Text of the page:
Author: Rick Roberts
What are Variant and Advanced Variant Configurators?
Variant Configurator (VC), and Advanced Variant Configurator (AVC), are powerful tools that are most typically used when manufacturing complex products. Think about all the parts that go into making a jet engine. Every nut, bolt, and inch of wire needs to be accounted for, compatible with each other, and meet specific needs like stress or heat tolerance. Prior to Variant Configuration, it was some poor souls’ job to suffer flipping through a thick manual, looking up part numbers, and cross referencing each in order to be sure the complex product would be built to the correct specifications. We’ve all taken much longer to build a dresser or piece of exercise equipment than we’d like to admit; Imagine how frustrating it would be if you had to flip through that manual to build the jet engine mentioned before. Variant Configuration is able to dramatically increase a manufacturer’s productivity by greatly simplifying and expediting this process.
You may be wondering how VC and AVC differ from each other. Think of AVC as VC 2.0. The irony of VC and AVC is that, while these back-office solutions are able to greatly simplify the manufacturing process of complex products, they are by nature complex themselves, and therefore not user friendly. It goes without saying, you want your sales reps to spend most of their time selling, and as little time learning the ins-and outs of a new software as possible. The more quotes out versus scrolling through a software, the more chances of closing deals.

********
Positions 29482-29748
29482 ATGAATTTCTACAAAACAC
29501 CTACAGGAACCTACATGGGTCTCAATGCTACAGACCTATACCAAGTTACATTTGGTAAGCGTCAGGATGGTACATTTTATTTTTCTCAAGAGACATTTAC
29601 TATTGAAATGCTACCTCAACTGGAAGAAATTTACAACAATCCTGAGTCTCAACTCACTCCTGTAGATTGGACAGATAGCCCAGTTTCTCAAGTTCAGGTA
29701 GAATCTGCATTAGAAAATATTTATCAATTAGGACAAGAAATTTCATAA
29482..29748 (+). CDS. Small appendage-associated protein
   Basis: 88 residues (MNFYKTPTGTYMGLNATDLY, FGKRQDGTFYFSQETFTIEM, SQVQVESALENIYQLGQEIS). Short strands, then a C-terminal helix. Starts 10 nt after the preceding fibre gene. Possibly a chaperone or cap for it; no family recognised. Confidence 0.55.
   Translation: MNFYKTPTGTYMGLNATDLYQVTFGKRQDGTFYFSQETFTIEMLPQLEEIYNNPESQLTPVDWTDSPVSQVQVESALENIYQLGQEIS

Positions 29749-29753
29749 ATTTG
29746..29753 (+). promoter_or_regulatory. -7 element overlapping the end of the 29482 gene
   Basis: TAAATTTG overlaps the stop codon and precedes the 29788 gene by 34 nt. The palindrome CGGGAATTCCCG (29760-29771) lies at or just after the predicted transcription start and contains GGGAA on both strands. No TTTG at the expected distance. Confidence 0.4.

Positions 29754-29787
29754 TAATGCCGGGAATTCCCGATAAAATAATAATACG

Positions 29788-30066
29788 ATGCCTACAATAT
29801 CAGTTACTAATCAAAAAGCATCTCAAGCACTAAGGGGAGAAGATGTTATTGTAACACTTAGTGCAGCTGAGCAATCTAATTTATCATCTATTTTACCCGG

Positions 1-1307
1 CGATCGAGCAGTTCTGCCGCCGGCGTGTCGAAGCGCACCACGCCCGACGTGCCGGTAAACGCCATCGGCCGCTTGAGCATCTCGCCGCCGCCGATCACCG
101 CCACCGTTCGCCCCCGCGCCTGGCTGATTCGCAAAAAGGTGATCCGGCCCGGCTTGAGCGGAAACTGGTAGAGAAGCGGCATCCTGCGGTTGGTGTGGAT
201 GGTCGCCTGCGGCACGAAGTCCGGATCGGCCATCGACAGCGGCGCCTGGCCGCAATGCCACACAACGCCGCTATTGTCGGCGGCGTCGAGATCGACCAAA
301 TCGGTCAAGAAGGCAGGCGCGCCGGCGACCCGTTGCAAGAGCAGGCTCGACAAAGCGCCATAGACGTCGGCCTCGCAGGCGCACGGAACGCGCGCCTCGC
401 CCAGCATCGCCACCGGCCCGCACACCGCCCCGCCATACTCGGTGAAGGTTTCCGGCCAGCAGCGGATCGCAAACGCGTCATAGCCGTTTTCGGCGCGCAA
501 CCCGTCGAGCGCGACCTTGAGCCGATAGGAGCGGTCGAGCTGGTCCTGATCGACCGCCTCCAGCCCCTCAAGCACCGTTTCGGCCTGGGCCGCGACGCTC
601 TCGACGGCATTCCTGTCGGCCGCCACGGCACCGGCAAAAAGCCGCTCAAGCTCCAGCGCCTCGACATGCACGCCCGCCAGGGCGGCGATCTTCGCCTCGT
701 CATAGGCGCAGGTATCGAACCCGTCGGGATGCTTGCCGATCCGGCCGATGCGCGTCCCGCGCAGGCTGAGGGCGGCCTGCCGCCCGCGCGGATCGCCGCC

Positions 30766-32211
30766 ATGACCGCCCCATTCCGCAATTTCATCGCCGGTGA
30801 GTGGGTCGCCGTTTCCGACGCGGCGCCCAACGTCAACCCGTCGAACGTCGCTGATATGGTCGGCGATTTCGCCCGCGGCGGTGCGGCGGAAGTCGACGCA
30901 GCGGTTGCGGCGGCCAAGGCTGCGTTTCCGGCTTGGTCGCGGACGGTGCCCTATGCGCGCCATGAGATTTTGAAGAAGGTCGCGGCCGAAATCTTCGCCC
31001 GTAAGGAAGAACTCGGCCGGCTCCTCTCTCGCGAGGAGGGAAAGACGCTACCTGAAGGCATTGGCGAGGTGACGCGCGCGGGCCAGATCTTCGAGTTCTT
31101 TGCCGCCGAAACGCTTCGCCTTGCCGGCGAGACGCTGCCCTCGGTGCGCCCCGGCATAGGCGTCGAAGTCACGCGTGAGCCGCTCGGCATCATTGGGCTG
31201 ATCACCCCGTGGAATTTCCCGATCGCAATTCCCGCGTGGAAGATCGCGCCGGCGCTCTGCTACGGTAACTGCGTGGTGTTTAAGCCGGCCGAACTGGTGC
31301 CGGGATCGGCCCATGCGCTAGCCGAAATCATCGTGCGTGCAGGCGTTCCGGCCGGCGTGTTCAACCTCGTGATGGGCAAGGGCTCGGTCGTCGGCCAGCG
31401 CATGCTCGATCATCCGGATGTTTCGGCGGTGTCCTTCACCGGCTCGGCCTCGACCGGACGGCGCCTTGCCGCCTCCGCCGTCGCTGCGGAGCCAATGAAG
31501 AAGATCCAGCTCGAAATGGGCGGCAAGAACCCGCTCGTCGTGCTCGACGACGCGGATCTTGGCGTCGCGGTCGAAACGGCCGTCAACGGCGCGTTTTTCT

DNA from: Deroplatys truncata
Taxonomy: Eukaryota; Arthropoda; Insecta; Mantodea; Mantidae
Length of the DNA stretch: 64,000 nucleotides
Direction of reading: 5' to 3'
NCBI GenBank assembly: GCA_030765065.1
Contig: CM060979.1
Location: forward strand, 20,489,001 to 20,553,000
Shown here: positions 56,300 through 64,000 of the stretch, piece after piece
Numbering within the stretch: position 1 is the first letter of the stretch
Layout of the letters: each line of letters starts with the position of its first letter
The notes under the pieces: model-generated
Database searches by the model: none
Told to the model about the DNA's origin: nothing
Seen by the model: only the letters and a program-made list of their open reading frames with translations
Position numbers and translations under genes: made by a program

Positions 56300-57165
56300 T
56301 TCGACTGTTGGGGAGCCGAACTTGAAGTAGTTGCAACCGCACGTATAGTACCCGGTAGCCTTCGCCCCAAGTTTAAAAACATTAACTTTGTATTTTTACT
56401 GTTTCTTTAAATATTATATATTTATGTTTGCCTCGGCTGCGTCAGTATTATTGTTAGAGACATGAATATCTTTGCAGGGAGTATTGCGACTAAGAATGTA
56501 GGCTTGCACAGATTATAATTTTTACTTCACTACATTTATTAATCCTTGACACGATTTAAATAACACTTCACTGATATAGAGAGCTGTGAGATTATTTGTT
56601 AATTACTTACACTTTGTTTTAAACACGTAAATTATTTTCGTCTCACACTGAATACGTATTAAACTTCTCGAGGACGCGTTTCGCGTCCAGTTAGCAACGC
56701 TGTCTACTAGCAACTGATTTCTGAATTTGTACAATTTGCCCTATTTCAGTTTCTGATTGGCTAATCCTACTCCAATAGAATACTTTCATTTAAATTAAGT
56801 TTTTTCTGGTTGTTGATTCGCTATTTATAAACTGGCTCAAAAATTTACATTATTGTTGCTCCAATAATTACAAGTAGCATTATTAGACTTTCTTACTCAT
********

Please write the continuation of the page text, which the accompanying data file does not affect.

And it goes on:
How do you bridge the User-Interface/Experience Gap?
The answer is Configure, Price, and Quote software, better known as CPQ. This software is nothing new, and is used much more extensively than you might think. Have you ever gone online and ordered a pizza? You may not have realized it, but when you selected your toppings and were given a quote in real-time, you were using CPQ software. CPQ is a user friendly front-end solution, and in the case of manufacturing, is often integrated to a back-end solution like VC. CPQ allows for reps to talk to prospects and understand their needs in a more visually appealing way while CPQ talks to VC and understands what will be necessary to create a complex product. Then, CPQ produces a quote for the rep to send over to their prospective customer. It shaves hours off of the entire process, and the rep moves on to the next sale.
Watch this video to learn how SAP CPQ increased a company’s revenue 40% and met the needs of multiple stakeholders. [https://www.youtube.com/watch?v=OwV9y5pf9tw]
What does this key integration mean for stakeholders?
While many manufacturers are leveraging and befitting from a VC solution, they are not addressing the UI gap without a CPQ solution. In today’s world, the buying process revolves entirely around the customer experience, and while tech has been able to eliminate the ten pound manual for reps, organizations must prioritize the collective experiences along their customer journey - and replicate the most positive ones. Waiting days for a quote is a deal breaker, literally. Reps will lose sales if a comparable manufacturer is able to move more quickly. Manufacturers have multiple stakeholders; sales reps and customers are only a couple. Together VC and CPQ are able to create a much more seamless sales process, as well as uplift the customer experience. If you’d like to learn more about VC and CPQ, visit www.canidium.com, or click the button below!
Canidium has implemented and completed integrations between SAP CPQ and SAP VC, as well as with multiple ERP solutions.